January 28, 2008
Blog has been moved
This post has been moved to blogspot. No further posts will be made to this location.
XP: religion or development process
Many things xp seem to turn into a religious discussion. "True believers" of agile and related things see it not as a tool, but as something that you should follow without questioning. Admittedly this turns some people off, just like any hardcore religious discussions.
Why do I think that people should follow the agile way? Because I believe that it works and you end up with a higher quality product for cheaper. Do I have numbers to back this up? No, I've got nothing personally that could be submitted as part of a published paper.
Do you *need* to do things like write unit tests? No you don't. If you don't, that doesn't mean your project will fail. However, I consider it to be a basic engineering tool. Sort of like when you go to the doctor your chart or their stethoscope are basic tools. If the doc doesn't have them, it doesn't mean you're going to die, but it's a lot better for you if they do.
If your doctor doesn't write your info down in your chart because they can keep the context of your illness in their head, is that any good to you as a patient?
Think of basic tools in any profession and then imagine how you'd deal with someone not using those tools.
Posted by jim at January 28, 2008 04:50 PM
I don't think either XP or Agile say that you need to use all of the practises. In fact they say that people should use the practises that make sense on their particular project.
If I remember right this is similar to CMM 5, where the process adapts to the project based on data collected. The process is changed by a feedback loop in the process.
In agile processes this is simplified: if something doesn't work on your project, you just don't do it. A lot of people don't do pair programming but that doesn't mean they aren't doing XP.
I disagree that XP advocates that you should do things "without questioning" ... in fact, the project members should be constantly questioning everything about the process. This is healthy, and XP assumes that all of the project members are smart people that don't need a heavy process to keep them in line. XP pretty much dares people to question the practises because they can stand up to practical scrutiny where they fit.
As a project changes (and the team grows and shrinks, etc), the "best" process for that project changes as well. A process that takes this into account is more realistic and adaptable to Real Life projects.
I use an extremely scaled down agile process to do projects on my own. If I wanted to bring a person into the project, all of a sudden the communication overhead between developers would change the process ... but it would be fast and simple to adapt.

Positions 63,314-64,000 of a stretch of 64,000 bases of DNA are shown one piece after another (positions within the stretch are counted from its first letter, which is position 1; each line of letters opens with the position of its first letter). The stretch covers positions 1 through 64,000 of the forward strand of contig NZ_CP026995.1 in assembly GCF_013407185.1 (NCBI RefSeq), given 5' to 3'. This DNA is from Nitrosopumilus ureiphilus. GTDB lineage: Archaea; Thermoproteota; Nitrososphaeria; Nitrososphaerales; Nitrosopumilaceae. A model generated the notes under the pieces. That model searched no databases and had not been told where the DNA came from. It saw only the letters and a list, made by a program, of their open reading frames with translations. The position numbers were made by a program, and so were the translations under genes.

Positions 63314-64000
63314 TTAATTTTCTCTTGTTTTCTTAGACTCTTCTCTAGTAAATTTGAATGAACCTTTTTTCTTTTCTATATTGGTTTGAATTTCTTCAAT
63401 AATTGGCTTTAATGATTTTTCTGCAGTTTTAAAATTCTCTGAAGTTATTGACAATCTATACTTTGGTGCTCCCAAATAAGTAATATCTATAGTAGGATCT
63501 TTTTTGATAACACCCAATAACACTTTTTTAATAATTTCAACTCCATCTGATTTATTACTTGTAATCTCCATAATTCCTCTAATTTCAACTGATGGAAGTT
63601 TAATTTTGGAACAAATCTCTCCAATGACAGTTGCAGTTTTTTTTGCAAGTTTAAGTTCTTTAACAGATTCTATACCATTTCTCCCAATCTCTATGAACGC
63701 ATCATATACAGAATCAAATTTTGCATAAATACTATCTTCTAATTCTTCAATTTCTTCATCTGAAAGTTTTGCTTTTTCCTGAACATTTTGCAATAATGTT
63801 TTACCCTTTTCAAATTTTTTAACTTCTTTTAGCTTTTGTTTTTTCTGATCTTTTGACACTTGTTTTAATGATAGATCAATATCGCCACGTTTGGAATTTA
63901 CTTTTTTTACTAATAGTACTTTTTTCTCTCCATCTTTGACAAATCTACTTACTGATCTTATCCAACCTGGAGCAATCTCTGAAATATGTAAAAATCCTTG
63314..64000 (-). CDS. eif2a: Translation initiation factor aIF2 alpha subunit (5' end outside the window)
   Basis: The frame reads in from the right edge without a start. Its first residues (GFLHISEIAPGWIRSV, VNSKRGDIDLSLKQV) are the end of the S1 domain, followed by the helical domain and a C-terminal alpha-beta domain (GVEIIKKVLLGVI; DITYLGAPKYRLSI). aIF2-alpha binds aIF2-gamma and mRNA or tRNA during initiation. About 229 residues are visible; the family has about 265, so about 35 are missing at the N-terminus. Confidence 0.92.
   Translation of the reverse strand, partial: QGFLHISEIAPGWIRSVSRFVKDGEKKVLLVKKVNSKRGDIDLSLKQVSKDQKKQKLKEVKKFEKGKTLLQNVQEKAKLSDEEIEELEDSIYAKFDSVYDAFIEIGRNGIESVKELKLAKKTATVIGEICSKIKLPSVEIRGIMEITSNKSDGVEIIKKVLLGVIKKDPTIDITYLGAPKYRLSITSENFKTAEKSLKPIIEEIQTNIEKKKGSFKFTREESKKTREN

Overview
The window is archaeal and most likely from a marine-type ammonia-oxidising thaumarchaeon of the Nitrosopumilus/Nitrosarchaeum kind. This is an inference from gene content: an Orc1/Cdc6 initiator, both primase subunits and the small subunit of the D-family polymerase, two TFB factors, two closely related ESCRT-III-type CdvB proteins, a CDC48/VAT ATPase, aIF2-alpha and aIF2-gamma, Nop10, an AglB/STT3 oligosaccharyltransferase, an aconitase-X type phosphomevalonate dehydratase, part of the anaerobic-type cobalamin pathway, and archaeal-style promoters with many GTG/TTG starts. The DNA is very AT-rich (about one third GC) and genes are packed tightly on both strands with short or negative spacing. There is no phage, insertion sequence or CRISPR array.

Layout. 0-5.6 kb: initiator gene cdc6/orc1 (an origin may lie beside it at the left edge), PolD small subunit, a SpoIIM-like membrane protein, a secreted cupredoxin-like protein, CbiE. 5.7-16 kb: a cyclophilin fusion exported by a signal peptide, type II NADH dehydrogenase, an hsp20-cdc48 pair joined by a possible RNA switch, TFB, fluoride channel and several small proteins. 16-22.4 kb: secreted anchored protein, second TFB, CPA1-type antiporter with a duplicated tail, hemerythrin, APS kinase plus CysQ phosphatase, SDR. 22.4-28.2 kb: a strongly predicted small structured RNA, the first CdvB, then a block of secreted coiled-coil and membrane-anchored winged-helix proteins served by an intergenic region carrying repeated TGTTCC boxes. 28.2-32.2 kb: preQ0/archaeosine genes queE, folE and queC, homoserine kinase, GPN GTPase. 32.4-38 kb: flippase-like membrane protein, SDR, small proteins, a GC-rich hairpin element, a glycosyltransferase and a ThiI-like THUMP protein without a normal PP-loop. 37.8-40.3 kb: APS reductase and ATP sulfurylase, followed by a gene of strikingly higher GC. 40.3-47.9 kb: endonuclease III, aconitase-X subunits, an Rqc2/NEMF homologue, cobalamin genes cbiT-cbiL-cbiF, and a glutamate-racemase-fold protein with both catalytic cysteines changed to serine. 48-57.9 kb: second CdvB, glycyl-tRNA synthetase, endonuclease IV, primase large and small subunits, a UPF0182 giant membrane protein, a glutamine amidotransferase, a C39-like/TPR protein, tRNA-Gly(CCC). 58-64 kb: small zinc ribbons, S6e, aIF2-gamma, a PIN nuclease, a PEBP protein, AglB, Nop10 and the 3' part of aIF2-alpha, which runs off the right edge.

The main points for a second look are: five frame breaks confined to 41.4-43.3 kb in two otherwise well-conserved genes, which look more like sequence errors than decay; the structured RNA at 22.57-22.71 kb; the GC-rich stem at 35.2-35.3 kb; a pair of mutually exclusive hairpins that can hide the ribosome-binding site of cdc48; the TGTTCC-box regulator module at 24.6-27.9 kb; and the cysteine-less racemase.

Without getting too much into religious debate, let's look at things this way. Anybody who thinks that everything about their religion is always right, 100% of the time, is going to be wrong sometimes. If you think that every word in the bible is literally correct, then you will be wrong, because the bible contradicts itself.
With XP, it will never be 100% right for every project, 100% of the time. No process will ever be right 100% of the time, for all projects. Certain aspects of it will work for a large number of projects. And that makes it a good guideline to follow, but it isn't something that you shouldn't question.
I think that when doing software development, you should always be questioning everything. Everything about your process and the way you implement things should be questioned every once in a while, to make sure you are doing things the best way you can.
Also, about unit testing. It's a tool. It's one of many testing tools. I wouldn't say that a project is being run badly just because it doesn't employ unit testing, without knowing anything else about the project. There are other ways to test software. If you don't use nails to fasten wood, when you're building something, doesn't mean you're doing it wrong. There's many other ways of doing it, like with screws, dovetail joints, biscuits, and probably a couple other methods. If the doctor hooks you up to an ECG to monitor your heartrate, than he may not need a stethoscope. Maybe you're doctor has bad hearing, so a stethoscope doesn't work so well in his situation. I'm not saying that unit testing isn't good, but that it doesn't fit in well with every project.
damn you both for your good arguments and making me think. :-P
Due to the proliferation of comment spam, Iíve had to close comments on this entry. If you would like to leave comment, please use one of my recent entries. Thank you and sorry for any inconvience caused.